As state-sponsored intrusions and high-end criminal activity in cyberspace have evolved, they are producing novel kinds of risks. Our present security paradigms fail to protect us from those risks. These paradigms have tolerated inherent structural security deficits of information technology for too long; they create the impression that policy is simply captive to this highly vulnerable environment. A new remedy favored in some countries seems to be active defense, but this emerging preference may be ineffective and more dangerous than helpful.
We call for a new ecology of cybersecurity. It is based firmly on the disruptive concept of highly secure computing, relying primarily on passive security measures, independent of attack attribution. It also helps to preserve freedom and privacy. Our approach is based on a reassessment of the balance between four components of cybersecurity: the public needs in the face of novel and serious risks; the relative security levels of commercially available technology; disruptive options for high security technologies; and patterns of policy and market behavior in the ICT sector. It will recommend strategic government intervention to overcome persistent market and policy failures and to stimulate wider investment in and application of the necessary technologies.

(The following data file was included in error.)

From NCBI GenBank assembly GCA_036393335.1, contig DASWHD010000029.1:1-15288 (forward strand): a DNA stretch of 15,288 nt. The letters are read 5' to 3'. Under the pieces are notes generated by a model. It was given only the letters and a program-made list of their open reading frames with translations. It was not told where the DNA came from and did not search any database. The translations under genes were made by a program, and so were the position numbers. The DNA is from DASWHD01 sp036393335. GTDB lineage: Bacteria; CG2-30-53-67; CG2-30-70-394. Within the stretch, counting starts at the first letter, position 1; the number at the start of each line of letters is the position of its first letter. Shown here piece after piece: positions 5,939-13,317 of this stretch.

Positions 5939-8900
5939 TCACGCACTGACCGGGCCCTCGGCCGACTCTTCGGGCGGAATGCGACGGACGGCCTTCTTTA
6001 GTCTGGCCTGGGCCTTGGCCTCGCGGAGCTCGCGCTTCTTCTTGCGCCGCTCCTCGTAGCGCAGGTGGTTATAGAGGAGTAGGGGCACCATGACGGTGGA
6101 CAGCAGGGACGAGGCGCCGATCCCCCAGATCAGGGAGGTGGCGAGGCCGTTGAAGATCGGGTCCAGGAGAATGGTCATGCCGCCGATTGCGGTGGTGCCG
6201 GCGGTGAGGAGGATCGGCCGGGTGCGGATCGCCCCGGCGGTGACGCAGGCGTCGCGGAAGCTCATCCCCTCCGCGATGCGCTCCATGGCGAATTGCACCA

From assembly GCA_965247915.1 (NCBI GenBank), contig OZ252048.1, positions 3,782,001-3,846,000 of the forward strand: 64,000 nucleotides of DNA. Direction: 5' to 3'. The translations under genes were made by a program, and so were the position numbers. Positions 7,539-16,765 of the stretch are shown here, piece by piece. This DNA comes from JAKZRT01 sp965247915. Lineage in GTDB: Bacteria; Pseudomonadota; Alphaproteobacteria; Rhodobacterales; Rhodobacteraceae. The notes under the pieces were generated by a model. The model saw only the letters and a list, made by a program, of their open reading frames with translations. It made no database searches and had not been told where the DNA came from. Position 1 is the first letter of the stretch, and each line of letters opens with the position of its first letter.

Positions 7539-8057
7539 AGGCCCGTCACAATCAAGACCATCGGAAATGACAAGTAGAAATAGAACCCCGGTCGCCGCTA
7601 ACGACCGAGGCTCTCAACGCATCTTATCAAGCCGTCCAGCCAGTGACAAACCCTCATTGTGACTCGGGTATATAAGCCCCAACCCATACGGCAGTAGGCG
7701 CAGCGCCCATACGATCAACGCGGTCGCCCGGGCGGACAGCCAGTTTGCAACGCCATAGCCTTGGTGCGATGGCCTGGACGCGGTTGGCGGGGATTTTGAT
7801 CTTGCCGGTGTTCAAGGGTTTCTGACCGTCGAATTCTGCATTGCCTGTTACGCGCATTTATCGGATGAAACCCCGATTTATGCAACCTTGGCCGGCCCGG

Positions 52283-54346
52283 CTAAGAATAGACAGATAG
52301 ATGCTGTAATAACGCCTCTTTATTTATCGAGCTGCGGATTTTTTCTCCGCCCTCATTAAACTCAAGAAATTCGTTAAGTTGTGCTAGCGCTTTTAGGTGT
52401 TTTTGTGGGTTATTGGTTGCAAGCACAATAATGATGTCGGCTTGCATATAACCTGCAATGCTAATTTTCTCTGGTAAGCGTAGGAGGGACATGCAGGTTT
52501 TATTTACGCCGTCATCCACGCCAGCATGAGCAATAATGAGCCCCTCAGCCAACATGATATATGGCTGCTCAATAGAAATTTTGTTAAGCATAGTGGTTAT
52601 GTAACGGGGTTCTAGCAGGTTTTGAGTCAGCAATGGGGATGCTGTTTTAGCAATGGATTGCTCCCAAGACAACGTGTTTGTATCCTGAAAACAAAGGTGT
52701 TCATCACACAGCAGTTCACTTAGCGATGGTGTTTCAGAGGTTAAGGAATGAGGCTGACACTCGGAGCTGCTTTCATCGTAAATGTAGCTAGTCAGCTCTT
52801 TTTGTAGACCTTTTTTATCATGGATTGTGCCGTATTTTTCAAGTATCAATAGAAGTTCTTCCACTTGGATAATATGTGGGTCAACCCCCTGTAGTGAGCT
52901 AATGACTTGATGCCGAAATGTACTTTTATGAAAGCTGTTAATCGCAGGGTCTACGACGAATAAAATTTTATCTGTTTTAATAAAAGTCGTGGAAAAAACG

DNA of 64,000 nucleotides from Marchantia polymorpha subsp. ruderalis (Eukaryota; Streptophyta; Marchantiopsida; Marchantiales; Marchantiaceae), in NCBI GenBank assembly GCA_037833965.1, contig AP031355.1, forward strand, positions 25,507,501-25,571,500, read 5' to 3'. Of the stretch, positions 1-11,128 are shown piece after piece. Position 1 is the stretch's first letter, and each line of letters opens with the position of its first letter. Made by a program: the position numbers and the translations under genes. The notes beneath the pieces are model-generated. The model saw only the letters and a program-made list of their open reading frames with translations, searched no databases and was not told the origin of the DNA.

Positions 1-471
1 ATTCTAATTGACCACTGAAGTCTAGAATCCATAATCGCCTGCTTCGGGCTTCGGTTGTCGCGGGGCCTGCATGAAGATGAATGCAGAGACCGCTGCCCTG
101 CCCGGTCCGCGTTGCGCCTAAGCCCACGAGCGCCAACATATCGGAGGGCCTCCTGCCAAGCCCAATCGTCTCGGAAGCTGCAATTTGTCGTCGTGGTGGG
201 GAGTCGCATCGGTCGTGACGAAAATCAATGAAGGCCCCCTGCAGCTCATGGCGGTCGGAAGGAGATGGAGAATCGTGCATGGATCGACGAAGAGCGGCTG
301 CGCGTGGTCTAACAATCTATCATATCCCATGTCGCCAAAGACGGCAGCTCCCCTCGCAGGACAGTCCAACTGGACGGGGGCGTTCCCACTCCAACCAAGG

Due to its growing urgency and in light of its alternatives, we propose highly secure computing as a new priority for cybersecurity policies internationally. Governments should send clear signals to enable security-driven IT innovation, starting top-down with the highest security requirements in the highest value targets. They should cooperate internationally to realize this new paradigm quickly and to stem the evolution of high-end cyber attackers before they can inflict more damage. Once adopted, this new paradigm would help the market to adjust by itself and open up interesting new lines of commercial opportunity, thus becoming a win-win-win strategy for security, freedom and prosperity.